Kendrick Lamar on Survivor’s Guilt, White People Saying the N-Word and the Magic of South Africa

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Photo: Annie Leibovitz exclusively for Vanity Fair

Kendrick Lamar has been on one hell of a roll this year. The rapper has received both critical acclaim and commercial success since his studio album debut, Good Kid M.A.A.D City, but 2018 has thrust Lamar fully into the forefront of American pop culture. After winning the Grammy for best rap album and a Pulitzer Prize—the first non-classical or non-jazz musician to do so—Lamar graces the cover of the August issue of Vanity Fair.


In the feature profile, written by music journalist Lisa Robinson and photographed by Annie Leibovitz, Lamar—still known as “K. Dot” or “Dot” to his closest friends—talks about his music, his family, his commitment to Compton, Calif., and how he assesses his current responsibility to the culture. It’s also peppered with quotes from Lamar’s contemporaries and many admirers, including writer Toni Morrison, Eminem, Russell Westbrook and labelmate SZA.

Like most glossy profiles, there are also details about what Lamar ate during his interview (salmon) and a little prying into his love life with fiancee Whitney Alford (Lamar wasn’t divulging, telling Robinson, “I want something that’s just for me”).

Here are some of the highlights from the interview:

On survivor’s guilt:

I had three or four years of success and celebrity, but I can’t get rid of the 20 years of being with my homies, and knowing what they go through. I can’t throw that away. I know a lot of people who could—I’ve seen it—like “Fuck you, I’ve got money now, I’m outta here, I don’t give a fuck about none of y’all.” But that was something I couldn’t deal with. I had to sit back and analyze it and [figure out] other ways I could impact these people without physically trying to bring the whole hood inside a hotel.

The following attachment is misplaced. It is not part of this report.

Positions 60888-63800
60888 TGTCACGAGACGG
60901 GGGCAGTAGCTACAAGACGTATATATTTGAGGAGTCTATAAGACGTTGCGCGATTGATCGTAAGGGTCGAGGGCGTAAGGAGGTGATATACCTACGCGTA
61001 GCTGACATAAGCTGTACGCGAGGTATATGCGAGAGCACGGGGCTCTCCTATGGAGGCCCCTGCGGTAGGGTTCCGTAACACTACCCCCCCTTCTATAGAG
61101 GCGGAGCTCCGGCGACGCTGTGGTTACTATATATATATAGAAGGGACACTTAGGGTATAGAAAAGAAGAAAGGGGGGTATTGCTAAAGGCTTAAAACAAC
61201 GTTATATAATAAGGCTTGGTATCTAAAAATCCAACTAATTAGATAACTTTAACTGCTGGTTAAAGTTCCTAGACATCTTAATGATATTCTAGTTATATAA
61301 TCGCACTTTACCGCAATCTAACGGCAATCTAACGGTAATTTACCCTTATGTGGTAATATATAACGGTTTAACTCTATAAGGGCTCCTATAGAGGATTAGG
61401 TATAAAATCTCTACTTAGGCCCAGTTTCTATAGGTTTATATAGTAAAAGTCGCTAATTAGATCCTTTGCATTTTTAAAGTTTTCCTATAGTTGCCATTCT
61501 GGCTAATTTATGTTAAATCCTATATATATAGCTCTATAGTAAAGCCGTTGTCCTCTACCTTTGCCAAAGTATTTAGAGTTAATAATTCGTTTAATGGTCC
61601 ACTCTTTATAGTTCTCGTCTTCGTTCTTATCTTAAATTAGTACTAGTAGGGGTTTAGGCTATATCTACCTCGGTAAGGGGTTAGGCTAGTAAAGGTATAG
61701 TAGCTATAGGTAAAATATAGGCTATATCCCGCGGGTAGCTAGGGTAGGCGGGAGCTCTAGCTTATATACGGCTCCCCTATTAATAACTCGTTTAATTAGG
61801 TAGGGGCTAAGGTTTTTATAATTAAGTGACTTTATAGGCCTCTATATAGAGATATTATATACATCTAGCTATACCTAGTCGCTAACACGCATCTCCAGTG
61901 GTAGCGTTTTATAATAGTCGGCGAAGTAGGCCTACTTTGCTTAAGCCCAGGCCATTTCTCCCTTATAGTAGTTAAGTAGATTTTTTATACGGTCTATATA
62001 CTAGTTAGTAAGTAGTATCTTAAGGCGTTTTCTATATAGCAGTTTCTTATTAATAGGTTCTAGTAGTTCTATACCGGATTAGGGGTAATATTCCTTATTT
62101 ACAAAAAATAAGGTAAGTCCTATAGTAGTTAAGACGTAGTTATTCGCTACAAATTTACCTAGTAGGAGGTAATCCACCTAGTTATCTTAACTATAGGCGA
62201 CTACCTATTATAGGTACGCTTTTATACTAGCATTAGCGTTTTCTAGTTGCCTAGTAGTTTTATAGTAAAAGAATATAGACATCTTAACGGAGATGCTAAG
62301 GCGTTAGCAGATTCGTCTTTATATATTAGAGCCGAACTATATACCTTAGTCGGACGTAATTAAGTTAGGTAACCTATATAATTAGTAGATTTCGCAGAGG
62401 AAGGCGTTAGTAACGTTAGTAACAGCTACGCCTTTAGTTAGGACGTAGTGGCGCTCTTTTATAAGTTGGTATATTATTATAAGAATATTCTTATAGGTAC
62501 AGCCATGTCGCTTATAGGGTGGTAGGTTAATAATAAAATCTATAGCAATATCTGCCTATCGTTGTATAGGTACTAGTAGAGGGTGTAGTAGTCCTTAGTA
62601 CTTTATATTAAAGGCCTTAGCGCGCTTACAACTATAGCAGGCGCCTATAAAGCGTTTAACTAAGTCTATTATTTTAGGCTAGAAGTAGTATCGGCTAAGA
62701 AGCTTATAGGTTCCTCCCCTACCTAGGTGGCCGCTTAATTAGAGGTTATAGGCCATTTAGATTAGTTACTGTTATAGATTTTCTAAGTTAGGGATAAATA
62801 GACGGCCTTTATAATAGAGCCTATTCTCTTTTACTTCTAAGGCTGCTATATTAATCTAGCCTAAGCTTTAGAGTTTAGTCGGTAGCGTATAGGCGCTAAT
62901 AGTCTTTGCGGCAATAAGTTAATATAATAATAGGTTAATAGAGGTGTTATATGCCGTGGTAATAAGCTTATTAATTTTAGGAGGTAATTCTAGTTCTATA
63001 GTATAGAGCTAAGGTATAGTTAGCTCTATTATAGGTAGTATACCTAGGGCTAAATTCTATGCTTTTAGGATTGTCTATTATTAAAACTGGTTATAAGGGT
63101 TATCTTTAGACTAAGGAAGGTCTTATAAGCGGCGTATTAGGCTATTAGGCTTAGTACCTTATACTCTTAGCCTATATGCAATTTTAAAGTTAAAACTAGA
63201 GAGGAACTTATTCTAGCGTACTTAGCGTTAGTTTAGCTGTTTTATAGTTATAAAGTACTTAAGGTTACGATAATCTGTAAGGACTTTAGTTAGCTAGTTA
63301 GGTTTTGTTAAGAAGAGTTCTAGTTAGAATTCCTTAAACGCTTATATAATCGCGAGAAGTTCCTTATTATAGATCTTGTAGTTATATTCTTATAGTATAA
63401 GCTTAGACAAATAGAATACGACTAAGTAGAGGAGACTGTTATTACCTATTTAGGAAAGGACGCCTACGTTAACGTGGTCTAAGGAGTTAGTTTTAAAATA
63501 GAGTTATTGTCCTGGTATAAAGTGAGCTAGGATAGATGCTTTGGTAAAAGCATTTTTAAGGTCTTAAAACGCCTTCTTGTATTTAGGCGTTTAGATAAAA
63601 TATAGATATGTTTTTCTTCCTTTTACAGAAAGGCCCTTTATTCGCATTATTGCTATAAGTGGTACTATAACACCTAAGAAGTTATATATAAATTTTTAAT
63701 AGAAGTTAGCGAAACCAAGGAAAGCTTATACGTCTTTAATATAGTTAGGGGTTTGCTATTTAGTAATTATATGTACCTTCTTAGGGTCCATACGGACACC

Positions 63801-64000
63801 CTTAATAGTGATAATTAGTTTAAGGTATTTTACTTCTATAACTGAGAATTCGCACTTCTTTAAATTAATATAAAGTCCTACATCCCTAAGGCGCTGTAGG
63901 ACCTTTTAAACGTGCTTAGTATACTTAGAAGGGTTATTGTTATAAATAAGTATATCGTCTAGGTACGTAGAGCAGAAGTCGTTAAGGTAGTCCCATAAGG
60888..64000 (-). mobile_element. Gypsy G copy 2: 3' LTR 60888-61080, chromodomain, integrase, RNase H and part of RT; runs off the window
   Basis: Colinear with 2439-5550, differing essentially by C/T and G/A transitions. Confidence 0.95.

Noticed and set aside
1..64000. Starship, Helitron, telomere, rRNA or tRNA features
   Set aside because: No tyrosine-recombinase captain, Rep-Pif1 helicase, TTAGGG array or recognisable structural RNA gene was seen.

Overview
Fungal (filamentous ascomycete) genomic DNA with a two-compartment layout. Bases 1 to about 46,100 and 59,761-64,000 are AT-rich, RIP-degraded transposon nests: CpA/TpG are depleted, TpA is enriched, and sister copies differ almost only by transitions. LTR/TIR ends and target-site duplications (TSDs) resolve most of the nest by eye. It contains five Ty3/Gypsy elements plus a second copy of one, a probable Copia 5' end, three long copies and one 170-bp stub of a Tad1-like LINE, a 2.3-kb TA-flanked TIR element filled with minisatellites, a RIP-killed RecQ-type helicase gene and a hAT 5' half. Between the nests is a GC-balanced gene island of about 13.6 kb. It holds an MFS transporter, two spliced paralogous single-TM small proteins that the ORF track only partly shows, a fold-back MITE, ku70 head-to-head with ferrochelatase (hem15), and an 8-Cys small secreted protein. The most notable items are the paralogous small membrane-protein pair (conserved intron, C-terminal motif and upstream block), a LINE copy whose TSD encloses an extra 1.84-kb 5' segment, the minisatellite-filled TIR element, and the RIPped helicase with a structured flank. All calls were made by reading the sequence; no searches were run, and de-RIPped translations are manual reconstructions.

On winning the Pulitzer Prize:

It’s one of those things that should have happened with hip-hop a long time ago. It took a long time for people to embrace us—people outside of our community, our culture—to see this not just as vocal lyrics, but to see that this is really pain, this is really hurt, this is really true stories of our lives on wax. And now, for it to get the recognition that it deserves as a true art form, that’s not only great for myself, but it makes me feel good about hip-hop in general. Writers like Tupac, Jay-Z, Rakim, Eminem, Q-Tip, Big Daddy Kane, Snoop. ... It lets me know that people are actually listening further than I expected. When I looked up at that man on the podium today, I just had countless pictures in my mind of my mother putting me in suits to go to school. Suit and tie, from the dollar store, from thrift shops, when I was a kid.


On the n-word:

Let me put it to you in its simplest form. I’ve been on this earth for 30 years, and there’s been so many things a Caucasian person said I couldn’t do. Get good credit. Buy a house in an urban city. So many things—”you can’t do that”—whether it’s from afar or close up. So if I say this is my word, let me have this one word, please let me have that word.


On South Africa:

I note that after his opening set on Kanye West’s 2013 Yeezus tour, he seemed to have flipped a switch and was a different guy—way more energized and confident as a performer. “I think it was after my trip to South Africa,” he says. “It gave me a feeling of awareness and pride, a feeling of where I belong.” One of his lyrics is about how to be rich and black in America and not “act a fool,” and he says, “We’ve got to get to the root of never having these things. I look back to when I was 16 years old and thought, ‘What would I do with a million dollars? I’m gonna buy this, I’m gonna buy that.’ ... Then I thought that me doing that is actually hurting people I’m responsible for. I’m the first in my family to have this kind of success, so I took it upon myself to wisely navigate this success, because I wanted them to be successful, too.



Nothing about supporting a woman-beater and not his victim?